more options
Skip Navigation LinksHome > Feature Stories
The Future of NY Agriculture Depends on Good Planning

Agriculture is Changing

Traditionally, farming has been deemed a “way of life” with the expectation of the existing farm being passed on to the next generation without discussion.  Although production agriculture is responsible for feeding our nation, individual farmers do not have much control over crop/milk prices, futures’ markets, and consumer demands for product let alone the weather.  But some of this may be changing beginning with an innovative generation of new farmers.  Sometimes choosing to farm has to do with beginning a second career or sometimes a current farmer may have a desire to try a unique crop for a niche market.

However, many new farmers do not have a farm background and diversifying a traditional farm can be a major challenge.  So, in choosing to seek business assistance these folks often contact their local Cornell Cooperative Extension Association which, in turn, refers them to NY FarmNet.  Consultants located all over the state work with FarmNet staff to provide business and human resources management assistance to both new and existing farms and farm families. Currently, there are thirty-four FarmNet consultants with expertise in finance, management, taxation, legal issues and social work.  All have had personal experience with agriculture and most important, they all have a desire to help farm families be successful from both a business and personal standpoint. 

Business Planning

Developing a business plan which begins with an analysis of current enterprises and a feasibility study of the new venture is required by most lenders today, but may seem overwhelming at first.  The plan provides a road map for the enterprise and includes objectives, progress measurements and marketing methods.  A FarmNet consultant can help the farmer to determine what the goals of the enterprise are and how to make informed decisions on proceeding into the future.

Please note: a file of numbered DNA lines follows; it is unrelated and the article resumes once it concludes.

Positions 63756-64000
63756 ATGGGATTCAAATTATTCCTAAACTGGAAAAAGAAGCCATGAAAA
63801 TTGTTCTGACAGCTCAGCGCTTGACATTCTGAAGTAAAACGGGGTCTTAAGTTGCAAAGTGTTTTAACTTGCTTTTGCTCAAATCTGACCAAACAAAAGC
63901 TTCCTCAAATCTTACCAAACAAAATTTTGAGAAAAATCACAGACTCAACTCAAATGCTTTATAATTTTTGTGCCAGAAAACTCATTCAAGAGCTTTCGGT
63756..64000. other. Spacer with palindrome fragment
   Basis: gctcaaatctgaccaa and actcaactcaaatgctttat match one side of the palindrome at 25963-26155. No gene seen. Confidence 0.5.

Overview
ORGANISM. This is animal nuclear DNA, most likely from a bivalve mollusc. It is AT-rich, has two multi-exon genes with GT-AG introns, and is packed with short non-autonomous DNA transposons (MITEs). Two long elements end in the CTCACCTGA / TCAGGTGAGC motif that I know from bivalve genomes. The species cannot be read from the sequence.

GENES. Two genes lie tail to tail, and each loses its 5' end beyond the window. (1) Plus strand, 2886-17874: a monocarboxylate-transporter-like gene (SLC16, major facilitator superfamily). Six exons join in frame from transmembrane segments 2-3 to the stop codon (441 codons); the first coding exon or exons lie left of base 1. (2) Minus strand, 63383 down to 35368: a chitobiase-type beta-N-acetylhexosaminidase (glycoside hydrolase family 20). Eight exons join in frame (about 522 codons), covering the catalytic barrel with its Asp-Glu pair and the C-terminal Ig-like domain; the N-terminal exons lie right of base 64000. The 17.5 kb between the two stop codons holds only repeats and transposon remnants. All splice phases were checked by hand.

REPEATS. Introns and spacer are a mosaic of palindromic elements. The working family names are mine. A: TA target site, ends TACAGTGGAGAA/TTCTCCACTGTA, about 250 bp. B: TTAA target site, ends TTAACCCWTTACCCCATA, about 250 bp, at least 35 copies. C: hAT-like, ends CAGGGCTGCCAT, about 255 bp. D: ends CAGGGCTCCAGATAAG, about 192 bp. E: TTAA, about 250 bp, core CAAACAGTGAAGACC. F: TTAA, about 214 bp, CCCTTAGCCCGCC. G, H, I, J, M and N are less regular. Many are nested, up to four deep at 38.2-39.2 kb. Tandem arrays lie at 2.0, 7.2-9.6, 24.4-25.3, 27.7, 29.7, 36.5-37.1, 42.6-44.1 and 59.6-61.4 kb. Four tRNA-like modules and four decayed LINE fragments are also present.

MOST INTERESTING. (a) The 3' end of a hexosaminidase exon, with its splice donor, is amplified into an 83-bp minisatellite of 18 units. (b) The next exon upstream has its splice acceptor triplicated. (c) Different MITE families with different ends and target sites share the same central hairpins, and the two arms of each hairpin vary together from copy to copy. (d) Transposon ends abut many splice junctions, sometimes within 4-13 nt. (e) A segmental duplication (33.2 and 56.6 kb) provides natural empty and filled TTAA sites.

Some of the new ag-business ventures that FarmNet is assisting with include: an agro-tourism farm-to-fork experience,  biomass processing, producing ethanol from a local forage crop, cheese made from sheep’s milk, locally grown livestock to restaurant market, community supported agriculture (CSAs) and direct-marketing of local products.



NY FarmNet: A Working Resource

NY FarmNet was established during the 1980’s national farm crisis to provide farm families with a network of information and services as they faced mounting financial and personal challenges. But today FarmNet is more than a crisis hotline – its mission is to help farmers and farm families build positive solutions for future success and their track record is excellent. Staff and consultants work closely with CCE to provide programs for the farm community on business and estate planning. Ed Staehr, NY FarmNet Executive Director, states, “Over 90% of the farms we have worked with have stayed in business.”

FarmNet is also a partner in Cornell Cooperative Extension’s NY Beginning Farmer Project through the Cornell Small Farms Program.  This project provides support not only for new farmers but those who wish to diversify through on-line courses, an informational website and educational materials.

For more information visit the NY FarmNet website or call 1-800-547-FARM.  All services are free and confidential.